“After the Romaine”, or imagining Quebec beyond the dams

The film opens with the imposing image of one of the dams in the Romaine complex. Roy Dupuis and the Innu poet Rita Mestokosho stand at its summit, with what remains of the dry river below. While the poet sings a traditional song, the actor and co-founder of the Rivières Foundation bursts into tears at the sight of the Romaine, whom he sees again for the first time since the filming of the documentary. Look for the currentcompleted before the construction of Hydro-Québec’s most recent megaproject.

“It was a very emotionally charged moment, with such deep singing. I didn’t expect to feel something so strong. And I had a feeling of guilt. I tried to prevent that, but I couldn’t. So I can’t help but feel guilty when I see what state this river is in, ”he explains in an interview with the Duty.

“I hope it’s the last. I hope that we will no longer need to sacrifice other rivers, especially since I am still not convinced that the Romaine project was necessary. But I am convinced that a lot of energy is wasted,” he adds.

Roy Dupuis insists at the same time on the environmental consequences of these industrial projects. “We often say it’s clean energy, because it’s produced using water. But it’s not clean. There are significant impacts, especially if we add up those of all the rivers that have been developed. But there has never been a study of the cumulative impacts of all these dams, and in particular of the immense flooded areas. »

After the Roman therefore calls into question the will of Prime Minister François Legault to build other concrete structures on the last great rivers of Quebec, in the name of the energy transition and the “largest ecological project in the history of Quebec”. This objective could also come back on the table during the CAQ convention in May, since “the addition of new hydroelectric power stations” was the first element of the regional consultation book proposed by the Political Commission.

More than a decade after their documentary Look for the current, the gaze of Nicolas Boisclair and Alexis de Gheldere turns this time to the Magpie River, located a few dozen kilometers west of the Romaine. Even though Hydro-Québec claims that no project is planned on this imposing waterway on the North Shore, a spokesperson reiterates to the Duty that the state-owned company “has not definitively renounced all development”. It is moreover to preserve the energy potential of the Magpie that the Legault government rejected in 2020 a project for a protected area of ​​2600 km2 along the river.

However, any new dam project would come up against strong opposition from the Innu, elected officials from the region and environmentalists, who have granted the river the status of “legal personality” with rights, including that of preserving its natural state. “There will be no dam on the Magpie,” warns the chief of the Innu community of Ekuanitshit, Jean-Charles Piétacho.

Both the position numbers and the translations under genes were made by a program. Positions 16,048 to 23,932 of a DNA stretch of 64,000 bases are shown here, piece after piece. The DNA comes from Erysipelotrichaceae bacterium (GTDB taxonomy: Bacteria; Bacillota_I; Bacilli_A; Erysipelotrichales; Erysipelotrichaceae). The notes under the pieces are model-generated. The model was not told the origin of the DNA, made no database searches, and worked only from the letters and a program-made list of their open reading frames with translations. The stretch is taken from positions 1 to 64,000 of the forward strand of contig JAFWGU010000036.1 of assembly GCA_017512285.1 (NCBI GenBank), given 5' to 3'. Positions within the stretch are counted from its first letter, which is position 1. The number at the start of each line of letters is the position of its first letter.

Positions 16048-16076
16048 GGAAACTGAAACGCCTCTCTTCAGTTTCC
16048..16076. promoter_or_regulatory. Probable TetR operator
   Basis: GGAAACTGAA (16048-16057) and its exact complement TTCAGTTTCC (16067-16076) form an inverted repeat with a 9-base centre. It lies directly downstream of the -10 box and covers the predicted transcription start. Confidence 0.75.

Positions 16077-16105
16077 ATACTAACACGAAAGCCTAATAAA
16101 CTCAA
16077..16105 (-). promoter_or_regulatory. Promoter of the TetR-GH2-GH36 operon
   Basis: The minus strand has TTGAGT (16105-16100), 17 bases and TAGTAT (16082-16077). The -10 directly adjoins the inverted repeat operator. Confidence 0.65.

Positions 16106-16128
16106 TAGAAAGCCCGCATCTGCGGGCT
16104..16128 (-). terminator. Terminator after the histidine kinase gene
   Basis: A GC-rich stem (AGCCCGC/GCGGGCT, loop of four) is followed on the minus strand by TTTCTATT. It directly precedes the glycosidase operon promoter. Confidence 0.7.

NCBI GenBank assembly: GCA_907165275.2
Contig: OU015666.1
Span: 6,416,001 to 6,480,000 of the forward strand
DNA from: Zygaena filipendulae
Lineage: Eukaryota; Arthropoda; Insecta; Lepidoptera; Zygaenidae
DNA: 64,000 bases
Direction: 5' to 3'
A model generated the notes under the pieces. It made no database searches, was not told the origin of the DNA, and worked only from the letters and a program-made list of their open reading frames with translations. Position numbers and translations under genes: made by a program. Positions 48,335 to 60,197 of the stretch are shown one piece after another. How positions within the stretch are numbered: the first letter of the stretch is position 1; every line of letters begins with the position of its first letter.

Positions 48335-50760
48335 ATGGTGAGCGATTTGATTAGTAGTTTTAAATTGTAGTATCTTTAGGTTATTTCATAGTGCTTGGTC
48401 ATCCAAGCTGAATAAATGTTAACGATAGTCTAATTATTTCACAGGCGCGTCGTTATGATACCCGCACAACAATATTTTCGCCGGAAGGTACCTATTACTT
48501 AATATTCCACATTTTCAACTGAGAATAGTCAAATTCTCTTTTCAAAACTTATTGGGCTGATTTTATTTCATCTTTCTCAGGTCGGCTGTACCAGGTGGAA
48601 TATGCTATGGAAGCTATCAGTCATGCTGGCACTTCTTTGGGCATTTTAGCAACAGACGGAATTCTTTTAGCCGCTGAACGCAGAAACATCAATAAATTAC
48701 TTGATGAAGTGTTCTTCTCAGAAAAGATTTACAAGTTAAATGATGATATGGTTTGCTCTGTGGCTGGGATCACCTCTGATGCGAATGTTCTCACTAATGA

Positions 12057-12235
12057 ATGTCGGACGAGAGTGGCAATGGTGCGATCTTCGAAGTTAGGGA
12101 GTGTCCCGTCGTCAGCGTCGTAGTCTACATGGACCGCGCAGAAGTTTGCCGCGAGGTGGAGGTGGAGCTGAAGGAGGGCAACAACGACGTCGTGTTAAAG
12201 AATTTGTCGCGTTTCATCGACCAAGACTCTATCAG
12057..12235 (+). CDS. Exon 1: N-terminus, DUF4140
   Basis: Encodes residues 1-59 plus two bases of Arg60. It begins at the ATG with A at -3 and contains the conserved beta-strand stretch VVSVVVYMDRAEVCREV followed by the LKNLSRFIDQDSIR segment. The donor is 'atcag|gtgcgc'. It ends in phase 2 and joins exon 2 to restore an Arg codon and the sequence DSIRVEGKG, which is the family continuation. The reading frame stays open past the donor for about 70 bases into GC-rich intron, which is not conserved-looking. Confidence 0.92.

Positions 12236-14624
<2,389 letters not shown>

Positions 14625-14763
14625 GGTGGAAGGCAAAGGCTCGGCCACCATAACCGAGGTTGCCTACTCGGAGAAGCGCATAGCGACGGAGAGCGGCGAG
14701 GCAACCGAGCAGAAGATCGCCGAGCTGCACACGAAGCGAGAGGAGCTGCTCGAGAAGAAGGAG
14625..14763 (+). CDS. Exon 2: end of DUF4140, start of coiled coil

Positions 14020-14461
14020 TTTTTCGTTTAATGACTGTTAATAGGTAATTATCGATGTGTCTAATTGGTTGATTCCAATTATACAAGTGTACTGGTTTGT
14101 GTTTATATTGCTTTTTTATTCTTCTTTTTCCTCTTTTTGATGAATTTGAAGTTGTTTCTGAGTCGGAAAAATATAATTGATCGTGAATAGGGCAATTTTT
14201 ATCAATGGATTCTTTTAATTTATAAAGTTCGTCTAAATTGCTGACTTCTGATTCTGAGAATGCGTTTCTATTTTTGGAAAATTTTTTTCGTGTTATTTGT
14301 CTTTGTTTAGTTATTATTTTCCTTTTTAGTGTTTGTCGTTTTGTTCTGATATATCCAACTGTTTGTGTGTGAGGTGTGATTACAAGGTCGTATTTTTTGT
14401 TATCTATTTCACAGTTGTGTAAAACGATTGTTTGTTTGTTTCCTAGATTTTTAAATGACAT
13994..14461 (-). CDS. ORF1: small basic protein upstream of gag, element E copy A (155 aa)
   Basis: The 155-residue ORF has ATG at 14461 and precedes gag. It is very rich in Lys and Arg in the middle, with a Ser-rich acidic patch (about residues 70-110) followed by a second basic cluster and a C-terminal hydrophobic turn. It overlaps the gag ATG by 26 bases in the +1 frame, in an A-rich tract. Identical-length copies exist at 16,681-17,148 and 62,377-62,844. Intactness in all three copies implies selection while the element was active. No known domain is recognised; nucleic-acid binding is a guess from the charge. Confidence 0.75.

” The beauty “

But beyond the refusal to see this river on the North Shore pay the price for our increasing energy consumption, the documentary presents it to us through a five-day rafting descent in the company of a dozen young people, who discover a natural setting to which Quebecers still have “too little access”, emphasizes Roy Dupuis.

“If I think of the Magpie, the first word that comes to me is beauty, but not just aesthetic beauty. There is also the beauty of this river which nourishes an entire ecosystem and an immense territory”, adds the one who was on the expedition on this river renowned for its whitewater. The need for its protection is therefore beyond doubt. “There are fewer and fewer wild spaces on Earth, and this is the biggest threat to biodiversity. But we are privileged in Quebec and the less we encroach on these territories, the better. We need water, air, space and beauty to live well. »

In this context, the State Company “lacks courage” by refusing to definitively close the door to any project on the Magpie, according to Nicolas Boisclair. “If we put an end to this possibility and we said to ourselves that there are no more rivers available, we should look at the other options”, he underlines, criticizing the decision of Hydro-Québec to conduct an “analysis” for a possible hydroelectric project on the Petit Mécatina River, also on the North Shore. Any new dam project will be “very costly”, he adds, in addition to harming efforts to protect biodiversity.

Between the two documentaries, the position of the State Company in relation to large dams has however evolved, believe Nicolas Boisclair and Alexis de Gheldere. Both affirm that beyond the historical natural prejudice in favor of large hydraulics, more and more efforts are being made to develop, for example, wind and solar energy, but also the management of the energy already available. . The documentary also discusses the improvement of energy efficiency, tariff revisions, the renovations necessary to reduce the consumption of buildings, etc.

This momentum towards a new vision of the energy landscape, also hailed by Roy Dupuis, would nevertheless be much better planned if the government agreed to hold a “vast consultation” involving independent experts, for example under the aegis of the Bureau d’audiences publiques sur the environment. “We should have carried out such an exercise a long time ago”, drops the co-founder of the Rivières Foundation.

After the Roman

ICI Télé, April 20 at 8 p.m. and on tou.tv

To see in video

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